SEATTLE – Leave it to the Seattle Seahawks to give their fans something to talk about.
On Sunday, that meant both coming into Century Link Field and leaving.
The before: a linking of arms of players, coaches and team staff on the sidelines during the National Anthem on the 15th anniversary of the Sept. 11 attacks in New York and Washington, D.C. – the message being, said defensive end Michael Bennett, that “it’s going to take everybody to build a bridge to something great.”
And the after: a clutch 75-yard drive culminating in Russell Wilson’s 2-yard fade pass to Doug Baldwin with 31 seconds left, rescuing a 12-10 victory over the Miami Dolphins from what had season-opening upset written all over it.
“As long as there’s time on the clock,” said Wilson, “we believe we can make it happen.”
The Seahawks had just over four minutes to find themselves after Ryan Tannehill guided the Dolphins on a long drive of their own for the go-ahead touchdown – but up to that point, Seattle had shown little inclination that it could make anything happen on offense.
The Seahawks had just two field goals to show for a couple of first-half drives, and Wilson had injured an ankle getting sacked by Miami’s Ndamukong Suh early in the third quarter. His mobility compromised, Wilson was even more vulnerable behind Seattle’s bargain-basement offensive line.
And yet they made it look both easy and hard. They converted twice on fourth down – one a 22-yard pass to Baldwin with great protection – before he and Wilson hooked up for the winner, Baldwin outracing Bobby McCain to the side boundary.
After Wilson had changed the play call.
“Honestly, he has never changed the play to that play before,” said Baldwin. “In that moment, I’m thinking, ‘What is he doing?’ But he has shown the propensity to do miraculous things.”
But the Seahawks left an opening to be done in by another miracle when Steven Hauschka missed the PAT kick. But the Dolphins, out of timeouts, missed a deep pass to an open Kenny Stills, and then ran out of time after Seattle backup linebacker Cassius Marsh strip-sacked Tannehill, who fumbled out of bounds.
Up to that point, Marsh – a third-year player with little in the way of a resume – had been a terror on special teams. He may well have won the game for Seattle earlier in the fourth quarter, when he got a hand on Andrew Franks’ 27-yard field-goal attempt that could have tied the game.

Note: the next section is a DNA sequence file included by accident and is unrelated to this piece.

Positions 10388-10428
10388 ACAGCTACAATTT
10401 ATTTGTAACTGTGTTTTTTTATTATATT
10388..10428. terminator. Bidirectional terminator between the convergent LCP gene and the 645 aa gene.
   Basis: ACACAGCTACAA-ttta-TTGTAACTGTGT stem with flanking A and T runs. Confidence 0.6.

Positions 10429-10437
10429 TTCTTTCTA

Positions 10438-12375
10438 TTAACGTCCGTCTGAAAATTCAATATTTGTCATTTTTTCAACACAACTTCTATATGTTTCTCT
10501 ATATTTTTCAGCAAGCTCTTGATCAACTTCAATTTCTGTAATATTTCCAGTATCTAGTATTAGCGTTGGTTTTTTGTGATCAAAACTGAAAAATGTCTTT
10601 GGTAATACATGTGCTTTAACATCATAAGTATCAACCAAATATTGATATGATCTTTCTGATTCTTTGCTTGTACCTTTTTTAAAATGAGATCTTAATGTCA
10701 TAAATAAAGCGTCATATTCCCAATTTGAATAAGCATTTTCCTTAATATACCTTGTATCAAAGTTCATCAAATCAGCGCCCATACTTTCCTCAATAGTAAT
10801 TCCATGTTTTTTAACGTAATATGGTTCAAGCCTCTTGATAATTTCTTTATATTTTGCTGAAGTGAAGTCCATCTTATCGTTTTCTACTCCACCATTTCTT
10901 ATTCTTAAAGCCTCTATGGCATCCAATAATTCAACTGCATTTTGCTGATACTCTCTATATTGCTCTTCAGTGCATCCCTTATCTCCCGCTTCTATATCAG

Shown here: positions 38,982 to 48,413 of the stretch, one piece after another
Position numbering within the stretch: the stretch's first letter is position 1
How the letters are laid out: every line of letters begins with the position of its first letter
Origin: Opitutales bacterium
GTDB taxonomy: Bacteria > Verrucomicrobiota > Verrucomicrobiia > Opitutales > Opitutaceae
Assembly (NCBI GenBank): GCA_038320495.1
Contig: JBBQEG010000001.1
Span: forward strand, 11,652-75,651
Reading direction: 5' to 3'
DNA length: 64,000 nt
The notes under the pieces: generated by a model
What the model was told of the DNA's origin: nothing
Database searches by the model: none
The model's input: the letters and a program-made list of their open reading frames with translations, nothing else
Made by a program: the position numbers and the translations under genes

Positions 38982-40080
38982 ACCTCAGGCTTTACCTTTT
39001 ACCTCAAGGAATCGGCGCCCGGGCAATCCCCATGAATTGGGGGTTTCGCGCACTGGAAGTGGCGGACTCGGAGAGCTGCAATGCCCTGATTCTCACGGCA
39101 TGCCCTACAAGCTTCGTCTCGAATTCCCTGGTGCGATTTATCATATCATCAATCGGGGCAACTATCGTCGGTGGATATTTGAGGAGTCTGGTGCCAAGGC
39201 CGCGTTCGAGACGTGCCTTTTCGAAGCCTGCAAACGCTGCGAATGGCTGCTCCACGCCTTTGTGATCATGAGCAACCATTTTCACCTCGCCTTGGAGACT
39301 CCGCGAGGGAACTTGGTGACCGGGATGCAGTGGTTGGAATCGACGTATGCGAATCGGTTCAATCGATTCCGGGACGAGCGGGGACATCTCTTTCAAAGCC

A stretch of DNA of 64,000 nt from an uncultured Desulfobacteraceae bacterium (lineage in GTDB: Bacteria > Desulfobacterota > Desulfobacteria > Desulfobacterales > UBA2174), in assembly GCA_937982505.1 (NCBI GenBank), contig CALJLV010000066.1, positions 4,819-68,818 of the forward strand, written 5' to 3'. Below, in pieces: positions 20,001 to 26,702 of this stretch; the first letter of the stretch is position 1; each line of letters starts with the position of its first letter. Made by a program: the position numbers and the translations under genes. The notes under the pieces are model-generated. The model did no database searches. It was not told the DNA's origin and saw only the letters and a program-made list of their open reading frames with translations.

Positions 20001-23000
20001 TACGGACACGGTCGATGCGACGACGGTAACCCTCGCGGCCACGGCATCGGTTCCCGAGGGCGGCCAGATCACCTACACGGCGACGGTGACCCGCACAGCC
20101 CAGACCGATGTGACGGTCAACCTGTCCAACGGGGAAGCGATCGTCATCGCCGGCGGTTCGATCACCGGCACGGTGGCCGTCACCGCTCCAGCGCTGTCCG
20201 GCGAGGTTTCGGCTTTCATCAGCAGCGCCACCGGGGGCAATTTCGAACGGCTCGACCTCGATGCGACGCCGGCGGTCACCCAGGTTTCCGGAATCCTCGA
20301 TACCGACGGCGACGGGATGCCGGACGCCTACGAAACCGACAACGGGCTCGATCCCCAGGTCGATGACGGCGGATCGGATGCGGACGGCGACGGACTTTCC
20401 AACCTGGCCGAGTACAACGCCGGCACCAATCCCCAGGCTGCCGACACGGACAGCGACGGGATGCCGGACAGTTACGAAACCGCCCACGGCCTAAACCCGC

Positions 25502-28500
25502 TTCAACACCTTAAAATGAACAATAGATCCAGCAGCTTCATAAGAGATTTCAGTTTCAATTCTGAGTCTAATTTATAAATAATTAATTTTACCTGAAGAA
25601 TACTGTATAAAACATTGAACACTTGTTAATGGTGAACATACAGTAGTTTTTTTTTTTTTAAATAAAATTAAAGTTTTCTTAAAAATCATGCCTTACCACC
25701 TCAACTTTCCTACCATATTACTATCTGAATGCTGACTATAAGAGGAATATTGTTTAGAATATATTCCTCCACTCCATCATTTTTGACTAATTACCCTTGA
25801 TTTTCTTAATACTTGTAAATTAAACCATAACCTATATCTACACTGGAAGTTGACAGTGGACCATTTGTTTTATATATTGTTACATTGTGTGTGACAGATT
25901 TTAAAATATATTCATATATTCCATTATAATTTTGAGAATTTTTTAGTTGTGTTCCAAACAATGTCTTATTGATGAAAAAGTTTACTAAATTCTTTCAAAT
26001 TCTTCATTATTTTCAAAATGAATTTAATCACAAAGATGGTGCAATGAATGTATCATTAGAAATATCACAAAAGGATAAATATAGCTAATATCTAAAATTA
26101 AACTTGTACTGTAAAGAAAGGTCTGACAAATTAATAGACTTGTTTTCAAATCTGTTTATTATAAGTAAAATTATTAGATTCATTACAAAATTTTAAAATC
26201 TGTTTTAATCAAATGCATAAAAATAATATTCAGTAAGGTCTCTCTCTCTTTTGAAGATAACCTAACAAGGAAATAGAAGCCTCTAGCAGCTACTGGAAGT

“How does a backup guy be able to be that much of a factor?” said coach Pete Carroll. “Because he’s a terrific player. He made a mistake in there, too, and got his butt chewed on the sidelines, but other than that he had a fantastic day.”
The butt-chewing was for a coverage goof on a screen pass that went for 50 yards late in the first quarter. But the Seahawks defense always seem to have an answer for those rare breakdowns – stuffing Arian Foster on fourth-and-1 when Miami coach Adam Gase opted against a tying field goal, in this case. Until their go-ahead drive – when Seattle’s pass rush fell apart – the Dolphins had managed just 143 yards.
But after that drive, it was all up to Wilson, who told his teammates “I’ll play on one leg if I have to.”
Inconsistency in the run game – Christine Michael and Thomas Rawls combined for 98 yards – and the injury made Wilson an easier target, and his 43 passes were the second-most of his career. But he made all the throws he had to on the final drive.
“When it came to the defining moment of the game, he did what he did,” said Bennett. “That’s what you do under pressure. That’s why I define him as one of the best quarterbacks in the NFL, because the great ones play good under pressure and the bad ones get (stuck) in their mind. He never got rattled.”
Wilson is likely to get an MRI on the ankle this week, but was purposefully vague about it heading into preparations to play in Los Angeles against the Rams next weekend.
“I’ll be all right,” he insisted. “I’ll be ready to roll.”
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